US8669319Dec 10, 2012Mar 11, 20143M Innovative Properties CompanyCationic polymeric fluorinated ether silane compositions and methods of use
US8728623Aug 19, 2008May 20, 20143M Innovative Properties CompanyHardcoats having low surface energy and low lint attraction
US8729211Jun 3, 2013May 20, 20143M Innovative Properties CompanyPerfluoropolyether urethane additives having (meth)acryl groups and hard coats
US20120064457 *May 8, 2009Mar 15, 2012Garry Dale HinchFunctionalized perfluoropolyether material as a hydrophobic coating
US20130053506 *Aug 3, 2009Feb 28, 2013Dic CorporationFluorine compound and active energy ray-curable resin composition using same
CN100540571C *Dec 28, 2004Sep 16, 20093M创新有限公司Water- and oil-repellent fluoroacrylates
EP0136102A2 *Aug 29, 1984Apr 3, 1985Minnesota Mining And Manufacturing CompanyPerfluoropolyether compositions which are soluble in non-fluorinated solvents
EP0177447A1 *Sep 25, 1985Apr 9, 1986Ciba-Geigy AgDiperfluoroalkyl carbamyl acrylates and methacrylates
EP0181281A1 *Sep 25, 1985May 14, 1986Ciba-Geigy AgFluoroalkylcarbamyl acrylates and methacrylates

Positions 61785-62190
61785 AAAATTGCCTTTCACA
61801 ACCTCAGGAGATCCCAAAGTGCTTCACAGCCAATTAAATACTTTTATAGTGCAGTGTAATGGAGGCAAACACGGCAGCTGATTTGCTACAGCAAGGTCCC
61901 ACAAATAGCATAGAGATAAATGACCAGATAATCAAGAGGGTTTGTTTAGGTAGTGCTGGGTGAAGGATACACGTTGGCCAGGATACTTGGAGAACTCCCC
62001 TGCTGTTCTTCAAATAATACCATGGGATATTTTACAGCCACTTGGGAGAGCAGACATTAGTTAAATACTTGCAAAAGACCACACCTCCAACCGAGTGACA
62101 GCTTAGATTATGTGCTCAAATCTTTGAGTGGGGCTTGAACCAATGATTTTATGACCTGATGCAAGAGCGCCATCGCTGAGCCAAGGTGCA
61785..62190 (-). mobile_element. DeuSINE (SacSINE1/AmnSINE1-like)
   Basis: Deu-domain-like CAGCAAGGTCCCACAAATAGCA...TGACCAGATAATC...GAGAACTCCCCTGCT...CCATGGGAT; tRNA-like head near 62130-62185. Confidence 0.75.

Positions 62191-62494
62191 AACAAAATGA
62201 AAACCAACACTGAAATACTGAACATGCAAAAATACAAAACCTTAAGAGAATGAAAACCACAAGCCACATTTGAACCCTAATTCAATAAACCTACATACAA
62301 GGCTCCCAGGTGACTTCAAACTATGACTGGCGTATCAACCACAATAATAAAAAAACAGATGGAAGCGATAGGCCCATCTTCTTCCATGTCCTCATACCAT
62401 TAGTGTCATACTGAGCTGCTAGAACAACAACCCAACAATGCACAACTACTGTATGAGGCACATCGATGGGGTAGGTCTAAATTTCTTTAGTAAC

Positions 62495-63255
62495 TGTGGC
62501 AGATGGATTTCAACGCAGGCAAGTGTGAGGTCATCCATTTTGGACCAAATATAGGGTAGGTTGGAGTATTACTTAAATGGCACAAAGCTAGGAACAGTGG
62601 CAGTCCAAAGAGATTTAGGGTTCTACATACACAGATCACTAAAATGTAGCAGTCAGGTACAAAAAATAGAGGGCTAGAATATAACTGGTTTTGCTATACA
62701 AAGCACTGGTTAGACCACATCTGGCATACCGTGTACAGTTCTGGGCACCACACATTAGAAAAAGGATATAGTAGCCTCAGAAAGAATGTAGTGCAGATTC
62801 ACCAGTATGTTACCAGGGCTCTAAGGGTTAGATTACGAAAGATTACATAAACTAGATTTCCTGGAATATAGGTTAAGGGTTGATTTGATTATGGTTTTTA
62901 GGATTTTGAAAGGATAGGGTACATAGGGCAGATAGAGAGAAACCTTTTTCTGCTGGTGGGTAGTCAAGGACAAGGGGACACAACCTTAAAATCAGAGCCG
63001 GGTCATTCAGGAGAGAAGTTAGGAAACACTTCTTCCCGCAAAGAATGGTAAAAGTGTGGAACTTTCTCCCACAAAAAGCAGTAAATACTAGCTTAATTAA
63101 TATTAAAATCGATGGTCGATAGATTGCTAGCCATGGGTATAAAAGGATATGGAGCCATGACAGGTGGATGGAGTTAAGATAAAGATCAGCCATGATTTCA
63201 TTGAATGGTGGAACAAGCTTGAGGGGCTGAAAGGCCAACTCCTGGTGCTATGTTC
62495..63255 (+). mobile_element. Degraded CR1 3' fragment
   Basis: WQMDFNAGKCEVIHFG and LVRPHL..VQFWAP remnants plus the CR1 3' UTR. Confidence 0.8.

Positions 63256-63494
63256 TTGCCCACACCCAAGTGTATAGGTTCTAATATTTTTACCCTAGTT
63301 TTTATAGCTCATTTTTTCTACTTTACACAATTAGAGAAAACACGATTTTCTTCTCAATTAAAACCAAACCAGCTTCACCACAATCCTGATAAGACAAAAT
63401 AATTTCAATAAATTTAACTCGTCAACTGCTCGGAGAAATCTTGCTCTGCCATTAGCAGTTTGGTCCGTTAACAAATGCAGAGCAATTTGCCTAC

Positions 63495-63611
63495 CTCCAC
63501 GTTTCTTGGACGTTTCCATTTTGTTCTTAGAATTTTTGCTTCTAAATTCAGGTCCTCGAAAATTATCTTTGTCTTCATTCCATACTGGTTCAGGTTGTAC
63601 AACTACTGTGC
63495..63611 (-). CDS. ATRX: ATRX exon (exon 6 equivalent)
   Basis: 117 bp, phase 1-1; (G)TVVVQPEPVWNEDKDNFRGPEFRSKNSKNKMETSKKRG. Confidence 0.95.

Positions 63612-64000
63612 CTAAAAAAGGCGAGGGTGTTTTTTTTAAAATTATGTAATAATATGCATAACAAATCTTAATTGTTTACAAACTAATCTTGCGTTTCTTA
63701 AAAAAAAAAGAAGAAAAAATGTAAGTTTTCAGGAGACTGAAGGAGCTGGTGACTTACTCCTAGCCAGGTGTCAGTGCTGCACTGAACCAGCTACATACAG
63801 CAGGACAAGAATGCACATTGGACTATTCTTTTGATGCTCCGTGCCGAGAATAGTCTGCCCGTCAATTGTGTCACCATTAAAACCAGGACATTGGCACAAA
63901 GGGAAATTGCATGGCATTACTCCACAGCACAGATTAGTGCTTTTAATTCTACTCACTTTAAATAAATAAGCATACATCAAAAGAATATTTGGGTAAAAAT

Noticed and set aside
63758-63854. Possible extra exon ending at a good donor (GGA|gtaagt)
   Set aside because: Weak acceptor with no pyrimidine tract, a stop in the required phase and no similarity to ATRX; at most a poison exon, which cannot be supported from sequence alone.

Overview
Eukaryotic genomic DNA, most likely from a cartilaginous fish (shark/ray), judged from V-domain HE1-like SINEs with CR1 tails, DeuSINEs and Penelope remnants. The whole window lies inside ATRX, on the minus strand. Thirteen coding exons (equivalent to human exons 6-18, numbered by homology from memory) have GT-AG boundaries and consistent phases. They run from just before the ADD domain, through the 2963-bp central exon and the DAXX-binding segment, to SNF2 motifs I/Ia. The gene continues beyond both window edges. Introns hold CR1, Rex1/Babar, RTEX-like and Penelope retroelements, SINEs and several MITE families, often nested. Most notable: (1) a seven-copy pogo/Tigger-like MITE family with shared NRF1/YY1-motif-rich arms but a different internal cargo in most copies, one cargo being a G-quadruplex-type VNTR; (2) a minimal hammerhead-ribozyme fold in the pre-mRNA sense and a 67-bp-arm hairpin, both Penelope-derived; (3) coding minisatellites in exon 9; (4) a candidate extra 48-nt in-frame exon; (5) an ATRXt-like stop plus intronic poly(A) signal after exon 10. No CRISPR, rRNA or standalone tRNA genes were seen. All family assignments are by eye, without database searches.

EP0412771A1 *Aug 7, 1990Feb 13, 1991Minnesota Mining And Manufacturing CompanyPolysiloxane-grafted copolymer topical binder composition with novel fluorochemical comonomer and method of coating therewith
EP0683436A1May 16, 1995Nov 22, 1995Minnesota Mining And Manufacturing CompanyLiquid toners utilizing highly fluorinated solvents
EP1291373A2 *Jan 30, 1995Mar 12, 2003Dsm NvRadiation curable composition comprising fluorinated urethaneoligomer
EP1653291A2Sep 30, 2005May 3, 2006Samsung Electronics Co., Ltd.Dry toner blended with wax
EP1653292A1Sep 30, 2005May 3, 2006Samsung Electronics Co., Ltd.Dry toner comprising wax
WO2005066224A1 *Dec 28, 2004Jul 21, 20053M Innovative Properties CoWater-and oil-repellent fluoroacrylates
WO2006098746A1 *Jul 5, 2005Sep 21, 20063M Innovative Properties CoAdhesive delivery of fluoroether repellents
Classifications
U.S. Classification560/115, 522/97, 560/158, 522/137, 522/117, 522/136, 522/96, 560/26, 522/116, 560/160, 522/89, 427/146
International ClassificationC08F291/18, G03G7/00, C08G65/00
Cooperative ClassificationC09J2433/005, G03G7/004, C08G65/007, C08F291/18
European ClassificationC08F291/18, C08G65/00B2F, G03G7/00B4B4